Whilst at the recent Rally Show at Cornbury Park, I also had the chance to experience Ford's latest rally weapon, the Fiesta RS WRC, from the passenger seat on the special 1.2 mile stage.
It certainly made an interesting comparison with the MINI John Cooper Works WRC car that I also got a passenger ride in on the same day.
Again, the first hurdle was actually sitting in the Fiesta. Climbing over a roll cage is never easy, but this was made worse by a borrowed race suit which was too small and was stopping any quick movements.
Still, I'm pleased that the sight of me getting in the car provided so much amusement for all those present.
This race suit was so tight I actually had trouble getting my breath for the first couple of minutes after the M-Sport Engineers had fitted the five-point harness. All this meant that it took me a little while to calm myself and think about the situation I was in, not good as we're soon at the start.
The Fiesta WRC was being driven on that day by Stobart M-Sport team driver Henning Solberg, older brother of 2003 World Rally Champion Petter.
This time the intercom is connected and we share a few words, Henning then casually asks if "I've ever been in a WRC car?" I reply saying that I'd already been in the MINI, which on reflection probably wasn't the best answer as I'm sure from then on he was trying to impress and scare in equal measures.
I take a brief look around the Fiesta's interior before we get going. Unlike the MINI, which was a development car, this is Mikko Hirvonen's Ford Abu Dhabi World Rally Team car, that last saw action on the Rally Italy.
Like the MINI, there's the basic shape of the dash covered in furry, flocked finish. There are also various wires, black boxes and the vacuum-like tubes for the interior fan zip-tied to the roll cage. We're sitting low and further back than in a standard Fiesta, the interior also feels far more compact than the MINI.
Before I know it, the starter gives us the 10 second hand sign, then five fingers are held up and at this point Henning pulls the long gear selector towards him with a bang and the engine note of the 300bhp 1.6-litre EcoBoost engine changes from mildly scary to full on threatening.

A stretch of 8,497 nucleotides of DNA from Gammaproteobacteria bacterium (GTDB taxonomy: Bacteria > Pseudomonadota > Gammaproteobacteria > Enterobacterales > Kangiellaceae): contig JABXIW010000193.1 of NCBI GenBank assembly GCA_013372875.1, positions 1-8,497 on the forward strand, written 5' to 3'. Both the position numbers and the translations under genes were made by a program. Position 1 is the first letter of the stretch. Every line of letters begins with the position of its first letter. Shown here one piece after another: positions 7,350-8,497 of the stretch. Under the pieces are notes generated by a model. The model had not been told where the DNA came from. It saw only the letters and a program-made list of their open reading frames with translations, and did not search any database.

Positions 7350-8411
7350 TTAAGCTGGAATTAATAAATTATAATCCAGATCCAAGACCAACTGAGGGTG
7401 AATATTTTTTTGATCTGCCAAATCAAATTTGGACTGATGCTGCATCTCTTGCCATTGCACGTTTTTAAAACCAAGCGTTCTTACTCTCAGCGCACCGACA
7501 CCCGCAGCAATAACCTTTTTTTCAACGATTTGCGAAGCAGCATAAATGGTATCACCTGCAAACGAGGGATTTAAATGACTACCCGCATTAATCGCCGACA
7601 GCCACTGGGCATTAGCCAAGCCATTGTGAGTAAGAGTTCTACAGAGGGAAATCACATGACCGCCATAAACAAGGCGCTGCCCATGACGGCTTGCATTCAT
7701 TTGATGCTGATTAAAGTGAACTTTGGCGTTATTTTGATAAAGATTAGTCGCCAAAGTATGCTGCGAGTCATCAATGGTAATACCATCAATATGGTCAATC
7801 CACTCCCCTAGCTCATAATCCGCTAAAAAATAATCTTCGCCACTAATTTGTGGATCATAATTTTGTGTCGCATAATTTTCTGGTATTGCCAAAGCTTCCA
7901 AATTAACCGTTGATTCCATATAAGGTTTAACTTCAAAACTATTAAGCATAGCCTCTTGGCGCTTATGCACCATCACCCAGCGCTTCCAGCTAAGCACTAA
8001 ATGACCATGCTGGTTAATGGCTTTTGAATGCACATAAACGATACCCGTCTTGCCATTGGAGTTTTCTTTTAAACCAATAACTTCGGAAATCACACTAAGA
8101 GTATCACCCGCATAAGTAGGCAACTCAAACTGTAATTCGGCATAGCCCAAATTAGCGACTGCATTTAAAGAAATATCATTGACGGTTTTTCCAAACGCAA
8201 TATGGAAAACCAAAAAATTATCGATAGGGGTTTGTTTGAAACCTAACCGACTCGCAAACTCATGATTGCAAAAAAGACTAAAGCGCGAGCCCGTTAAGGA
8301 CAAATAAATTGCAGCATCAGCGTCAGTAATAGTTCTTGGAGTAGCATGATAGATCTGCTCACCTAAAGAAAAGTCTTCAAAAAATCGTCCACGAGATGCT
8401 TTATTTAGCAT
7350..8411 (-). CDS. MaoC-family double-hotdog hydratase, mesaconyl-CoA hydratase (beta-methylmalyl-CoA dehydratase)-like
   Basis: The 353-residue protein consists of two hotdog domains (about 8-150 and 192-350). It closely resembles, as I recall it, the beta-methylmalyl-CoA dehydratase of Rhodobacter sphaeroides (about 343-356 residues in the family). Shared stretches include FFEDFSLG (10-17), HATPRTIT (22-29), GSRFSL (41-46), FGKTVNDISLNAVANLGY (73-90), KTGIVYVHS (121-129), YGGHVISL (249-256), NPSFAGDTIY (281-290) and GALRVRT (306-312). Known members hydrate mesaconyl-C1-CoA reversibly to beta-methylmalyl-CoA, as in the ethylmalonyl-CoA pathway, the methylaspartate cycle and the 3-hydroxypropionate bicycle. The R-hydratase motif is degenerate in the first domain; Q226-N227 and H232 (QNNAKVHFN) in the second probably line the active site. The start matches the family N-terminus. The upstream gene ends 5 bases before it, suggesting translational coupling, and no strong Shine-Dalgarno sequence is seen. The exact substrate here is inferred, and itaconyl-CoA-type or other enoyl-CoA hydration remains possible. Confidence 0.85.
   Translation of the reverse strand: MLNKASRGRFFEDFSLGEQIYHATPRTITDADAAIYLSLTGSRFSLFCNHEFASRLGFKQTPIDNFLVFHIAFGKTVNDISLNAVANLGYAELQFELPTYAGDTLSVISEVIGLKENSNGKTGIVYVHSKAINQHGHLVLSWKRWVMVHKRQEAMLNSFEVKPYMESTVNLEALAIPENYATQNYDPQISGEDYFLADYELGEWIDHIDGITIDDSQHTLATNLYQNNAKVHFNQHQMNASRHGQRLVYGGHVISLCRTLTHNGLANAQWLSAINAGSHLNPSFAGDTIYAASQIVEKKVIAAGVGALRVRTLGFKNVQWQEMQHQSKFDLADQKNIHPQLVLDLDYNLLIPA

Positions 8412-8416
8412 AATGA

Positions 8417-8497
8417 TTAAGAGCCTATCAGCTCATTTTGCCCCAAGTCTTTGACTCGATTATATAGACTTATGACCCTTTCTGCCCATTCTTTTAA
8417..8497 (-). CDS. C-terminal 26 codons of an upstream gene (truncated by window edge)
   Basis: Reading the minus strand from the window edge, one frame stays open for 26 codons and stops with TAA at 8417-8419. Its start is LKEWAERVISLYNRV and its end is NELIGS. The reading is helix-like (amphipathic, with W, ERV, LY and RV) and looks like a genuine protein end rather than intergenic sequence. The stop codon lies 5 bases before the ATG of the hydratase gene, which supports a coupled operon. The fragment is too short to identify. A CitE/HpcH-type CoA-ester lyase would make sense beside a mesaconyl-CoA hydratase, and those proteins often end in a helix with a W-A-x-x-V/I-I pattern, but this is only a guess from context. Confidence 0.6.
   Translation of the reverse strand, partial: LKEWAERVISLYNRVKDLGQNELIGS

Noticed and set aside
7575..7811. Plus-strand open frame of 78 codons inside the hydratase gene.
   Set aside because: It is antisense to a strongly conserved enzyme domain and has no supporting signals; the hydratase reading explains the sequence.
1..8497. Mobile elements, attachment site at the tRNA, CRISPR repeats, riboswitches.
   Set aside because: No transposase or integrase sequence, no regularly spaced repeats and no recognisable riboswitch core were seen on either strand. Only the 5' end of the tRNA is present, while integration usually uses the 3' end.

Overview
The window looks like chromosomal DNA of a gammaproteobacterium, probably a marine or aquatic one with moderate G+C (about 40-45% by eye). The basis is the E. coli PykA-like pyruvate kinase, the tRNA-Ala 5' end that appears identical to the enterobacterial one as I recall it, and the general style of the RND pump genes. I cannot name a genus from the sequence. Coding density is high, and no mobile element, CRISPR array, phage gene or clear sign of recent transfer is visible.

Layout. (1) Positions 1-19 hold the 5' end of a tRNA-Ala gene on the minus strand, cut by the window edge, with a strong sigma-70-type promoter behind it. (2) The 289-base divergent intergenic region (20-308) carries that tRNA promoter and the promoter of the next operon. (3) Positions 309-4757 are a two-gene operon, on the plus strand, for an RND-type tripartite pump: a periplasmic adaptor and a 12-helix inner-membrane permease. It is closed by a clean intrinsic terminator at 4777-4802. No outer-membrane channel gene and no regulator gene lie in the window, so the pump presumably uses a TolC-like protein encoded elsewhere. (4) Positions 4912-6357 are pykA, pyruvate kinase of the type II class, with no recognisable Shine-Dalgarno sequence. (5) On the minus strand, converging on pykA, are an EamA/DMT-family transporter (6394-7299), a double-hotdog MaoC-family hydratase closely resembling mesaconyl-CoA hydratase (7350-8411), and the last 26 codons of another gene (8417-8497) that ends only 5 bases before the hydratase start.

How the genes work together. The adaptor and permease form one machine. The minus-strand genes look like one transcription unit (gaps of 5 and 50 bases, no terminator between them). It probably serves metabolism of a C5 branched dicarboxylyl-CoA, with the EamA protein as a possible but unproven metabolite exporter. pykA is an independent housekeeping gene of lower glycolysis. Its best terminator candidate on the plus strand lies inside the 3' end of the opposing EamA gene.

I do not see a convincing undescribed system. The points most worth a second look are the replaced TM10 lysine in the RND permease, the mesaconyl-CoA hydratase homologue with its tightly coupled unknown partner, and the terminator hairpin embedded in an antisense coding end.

As the last finger drops, Henning powers the Fiesta off the start line; my initial thoughts are that it feels softer than the MINI but no slower.
The first series of right and left turns arrives as quick, but it's interesting to note the different techniques used by both drivers. Henning brakes, drops a couple of gears, turns and grabs at the handbrake. Before I take in what's happening, the rear of the Fiesta is in a perfectly controlled drift and we're through these obstacles and back on the power.
I was interested to see how the Fiesta coped with the tighter hay chicanes further down the course. Henning was no certainly no slower on his approach and I was again treated to some amazing drift action. I still can't quite understand how he managed to get the Ford so sideways in such a small space, it was very impressive.
Next comes the jump, which like the MINI, the Fiesta handles with ease. If anything the Fiesta copes better, its softer suspension making it hard to tell where we take-off and land. However, I'm not sure how the set-ups of the two cars differed.
Then it was just a short corner and straight until the end of the stage and my passenger ride. However, Henning was still committed to finishing this lap as fast as he could and there was a seemingly endless slab of power right to the end.
As we cross the line, he looks across to me and asks: "so which is better the MINI or the Fiesta?" I respond by saying its close, very close. Both cars very equally matched. It's a question that will be answered by the end of this season.